Tuesday, May 22, 2012
After reading and reviewing the wonderfully optimistic book Start-Up Nation, I decided to "balance" it by reading Peter Beinart's The Crisis of Zionism. Beinart is a self-described liberal Zionist with a serious interest in Judaism and in the future of Israel. His book is an attack on Israeli policies with respect to the disputed territories and a call for action in the form of a boycott of West Bank products. Unlike other members of the anti-Israel left, Beinart calls for those boycotting West Bank products to make an equally vigorous effort to buy products and patronize companies from within Israel's "green line." This, he proposes, is intended to offset the idea that boycotting the West Bank is "anti-Israel."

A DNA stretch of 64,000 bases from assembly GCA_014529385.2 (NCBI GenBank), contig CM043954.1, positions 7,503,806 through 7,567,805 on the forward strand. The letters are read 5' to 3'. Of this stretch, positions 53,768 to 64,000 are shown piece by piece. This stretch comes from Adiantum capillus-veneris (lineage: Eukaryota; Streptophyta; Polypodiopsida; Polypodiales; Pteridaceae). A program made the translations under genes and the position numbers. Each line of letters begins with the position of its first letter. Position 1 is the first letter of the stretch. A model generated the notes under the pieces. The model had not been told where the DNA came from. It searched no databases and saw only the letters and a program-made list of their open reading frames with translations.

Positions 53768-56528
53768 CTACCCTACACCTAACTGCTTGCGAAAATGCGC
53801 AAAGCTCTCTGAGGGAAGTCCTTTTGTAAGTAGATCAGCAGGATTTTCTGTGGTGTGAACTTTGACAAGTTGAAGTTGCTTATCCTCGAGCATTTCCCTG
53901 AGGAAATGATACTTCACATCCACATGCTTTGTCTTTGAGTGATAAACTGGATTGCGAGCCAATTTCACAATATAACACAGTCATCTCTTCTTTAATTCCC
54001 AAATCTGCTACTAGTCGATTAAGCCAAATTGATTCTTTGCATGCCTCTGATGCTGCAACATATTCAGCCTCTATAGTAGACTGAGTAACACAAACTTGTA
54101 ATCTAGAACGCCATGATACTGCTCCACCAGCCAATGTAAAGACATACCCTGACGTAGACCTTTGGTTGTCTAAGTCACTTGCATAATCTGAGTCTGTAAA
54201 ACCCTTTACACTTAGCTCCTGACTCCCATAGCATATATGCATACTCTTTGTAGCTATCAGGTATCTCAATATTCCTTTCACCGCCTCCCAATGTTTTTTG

Beinart's book is well written and interesting but ultimately, somewhat flawed. His view of Israel's role in its ongoing dispute with the Palestinians is either naive or willfully blind in that he seems to place the blame for just about everything squarely on Israel's shoulders. There is little discussion in the book of Palestinian extremism, nor is there any real discussion of a legitimate compromise proposal for ending the Israeli-Palestinian dispute. Moreover, throughout the book, Palestinian acts of terrorism are minimized or downplayed. Beinart even finds a way to blame the failure of Camp David and the subsequent 2nd Intifada on Israel, even though he concedes that Arafat does not even appear to have made a genuine counter-proposal in response to the huge concessions that were proposed by the Israelis. Nevertheless, Beinart's focus on the urgent need to reach a peace deal with a two state solution is intended to benefit Palestinians and Israelis and is laudable.